While her motive still remains unclear, new details have emerged about the life of alleged "killer nanny" Yoselyn Ortega, who is accused of stabbing two children, 2-year-old Leo and 6-year-old Lucia Krim, to death in a horrific crime on Manhattan's Upper West Side. According to a report in the New York Times, Ortega had become increasingly stressed and unstable in recent weeks.
The NYPD's chief spokesman, Paul Browne, said family members told police that Ortega "over the last couple of months was not herself," and noted that there were reports she had been seeking professional help.
Juan Pozo, a former neighbor, who spoke to Ortega's sister on Friday, said that, lately, "(Ortega) felt like she was losing her mind." He also said she had seen a psychologist recently.
Ortega's sister, Celia, told the New York Daily News she'd referred her sister for the job with the Krims, a fact which left her devastated. "I would like to die. I would give my life for the children to come back," she said.
Several neighbors mentioned Ortega's financial concerns. Earlier this year, she'd moved with her teenage son from her sister's apartment in Harlem to a place of her own in the Bronx. But the person she'd been renting the apartment from, an acquaintance who'd relocated to the Dominican Republic, returned several months ago, forcing Ortega to move back in with her sister. A neighbor said the move occurred after Ortega had already "spent a lot of money on the Bronx apartment." Ortega had also starting selling cheap jewelry and makeup in her spare time.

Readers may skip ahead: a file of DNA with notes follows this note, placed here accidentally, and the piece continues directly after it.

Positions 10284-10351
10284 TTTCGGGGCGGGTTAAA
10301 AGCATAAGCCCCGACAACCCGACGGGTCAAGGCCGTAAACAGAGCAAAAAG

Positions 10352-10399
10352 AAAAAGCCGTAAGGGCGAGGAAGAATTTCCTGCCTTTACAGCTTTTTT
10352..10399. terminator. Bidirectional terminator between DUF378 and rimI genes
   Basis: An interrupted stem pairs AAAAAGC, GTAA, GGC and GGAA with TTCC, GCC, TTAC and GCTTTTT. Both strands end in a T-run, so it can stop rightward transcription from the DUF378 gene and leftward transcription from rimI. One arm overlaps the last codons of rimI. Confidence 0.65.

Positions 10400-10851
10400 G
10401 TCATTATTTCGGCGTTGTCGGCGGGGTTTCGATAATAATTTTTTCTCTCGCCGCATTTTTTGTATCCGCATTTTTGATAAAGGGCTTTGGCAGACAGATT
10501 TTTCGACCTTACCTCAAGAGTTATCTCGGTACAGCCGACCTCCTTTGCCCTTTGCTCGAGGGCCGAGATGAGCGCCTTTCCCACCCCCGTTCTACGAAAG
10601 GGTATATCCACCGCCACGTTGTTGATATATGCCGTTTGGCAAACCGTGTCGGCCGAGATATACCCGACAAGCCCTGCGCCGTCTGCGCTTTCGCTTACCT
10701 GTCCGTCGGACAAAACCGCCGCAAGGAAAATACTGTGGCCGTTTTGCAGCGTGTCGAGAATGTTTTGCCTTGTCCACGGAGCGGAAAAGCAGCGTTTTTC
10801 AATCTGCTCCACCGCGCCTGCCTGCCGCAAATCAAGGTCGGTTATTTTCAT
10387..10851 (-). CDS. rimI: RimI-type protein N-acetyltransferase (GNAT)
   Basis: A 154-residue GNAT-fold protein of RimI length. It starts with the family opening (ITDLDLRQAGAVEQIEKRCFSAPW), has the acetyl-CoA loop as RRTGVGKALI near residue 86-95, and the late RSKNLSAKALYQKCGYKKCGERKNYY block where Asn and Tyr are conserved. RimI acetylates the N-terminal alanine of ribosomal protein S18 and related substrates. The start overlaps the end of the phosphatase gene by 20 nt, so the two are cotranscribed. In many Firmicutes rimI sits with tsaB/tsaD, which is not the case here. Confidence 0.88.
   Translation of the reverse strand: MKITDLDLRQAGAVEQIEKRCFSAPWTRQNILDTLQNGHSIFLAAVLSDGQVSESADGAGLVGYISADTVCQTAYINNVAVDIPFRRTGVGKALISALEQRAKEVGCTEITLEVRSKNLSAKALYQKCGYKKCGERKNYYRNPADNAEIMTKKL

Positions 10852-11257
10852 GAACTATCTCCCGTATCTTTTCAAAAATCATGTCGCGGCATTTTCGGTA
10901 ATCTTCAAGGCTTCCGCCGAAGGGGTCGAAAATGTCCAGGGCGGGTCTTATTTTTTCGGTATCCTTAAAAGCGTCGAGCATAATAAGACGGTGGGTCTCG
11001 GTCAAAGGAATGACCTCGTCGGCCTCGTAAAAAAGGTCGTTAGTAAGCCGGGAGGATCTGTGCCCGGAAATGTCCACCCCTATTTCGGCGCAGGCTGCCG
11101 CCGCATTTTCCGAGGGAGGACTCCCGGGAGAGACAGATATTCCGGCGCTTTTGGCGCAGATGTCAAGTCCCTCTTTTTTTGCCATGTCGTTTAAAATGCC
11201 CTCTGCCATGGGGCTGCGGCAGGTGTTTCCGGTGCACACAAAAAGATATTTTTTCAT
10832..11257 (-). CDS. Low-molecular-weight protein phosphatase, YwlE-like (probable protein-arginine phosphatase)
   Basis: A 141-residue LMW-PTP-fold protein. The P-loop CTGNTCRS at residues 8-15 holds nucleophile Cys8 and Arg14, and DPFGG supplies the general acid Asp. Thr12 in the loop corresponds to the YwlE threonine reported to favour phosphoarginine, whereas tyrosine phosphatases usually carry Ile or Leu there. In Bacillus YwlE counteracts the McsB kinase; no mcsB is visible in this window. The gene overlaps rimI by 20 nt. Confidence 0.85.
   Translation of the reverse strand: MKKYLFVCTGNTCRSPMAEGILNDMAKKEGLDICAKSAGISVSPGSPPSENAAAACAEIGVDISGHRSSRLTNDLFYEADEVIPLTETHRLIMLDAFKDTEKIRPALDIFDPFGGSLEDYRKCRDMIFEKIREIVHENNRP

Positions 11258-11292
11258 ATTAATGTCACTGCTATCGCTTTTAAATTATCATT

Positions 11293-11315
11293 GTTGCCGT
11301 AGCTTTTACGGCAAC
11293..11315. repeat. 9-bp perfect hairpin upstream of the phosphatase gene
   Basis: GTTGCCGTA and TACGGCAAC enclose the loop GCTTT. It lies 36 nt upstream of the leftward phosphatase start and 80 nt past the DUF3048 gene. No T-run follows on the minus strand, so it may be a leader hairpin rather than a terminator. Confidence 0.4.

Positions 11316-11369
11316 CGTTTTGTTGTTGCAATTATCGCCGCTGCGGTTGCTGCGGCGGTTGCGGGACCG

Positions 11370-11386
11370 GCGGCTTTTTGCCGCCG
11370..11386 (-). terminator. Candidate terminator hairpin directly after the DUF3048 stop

Another neighbor in Harlem said that in recent weeks Ortega appeared to be "kind of devastated" and was "in bad shape." They also noted that she would regularly work 12 hour days. "I am tired," the neighbor remembered her saying. "Work."
Even with Ortega's increasing personal problems, her relationship with the Krims remained positive.
A law enforcement official said Ms. Ortega had had no previous brushes with the law, nor have detectives learned of any tensions in her relationship with the Krims.
"No fighting with the mom, the family, the kids," the official said. "Everybody is looking for a reason here." He added, "We've got nothing bad other than the fact that she killed two children."
In an interview with the New York Daily News, one of the victims' grandmother, Karen Krim, echoed those sentiments.
"My daughter-in-law, if she thought there was anything wrong, she would have never left the two with her. This had to be something simmering inside this woman. Obviously, she went insane."
The Times also interviewed one of the Krim's neighbors, Charlotte Friedman, who may have been the last person to see the children alive. She shared an elevator with Ortega and the two children late Thursday afternoon.
She asked the girl if she had been on a play date. The child replied that she had been dancing. Ms. Friedman described the girl as "happy, happy, happy."
The times she had encountered Ms. Ortega, she found her cold. There in the elevator, she said, the nanny smiled but said nothing. And then, she and the children got off on the second floor.
[Image via Getty]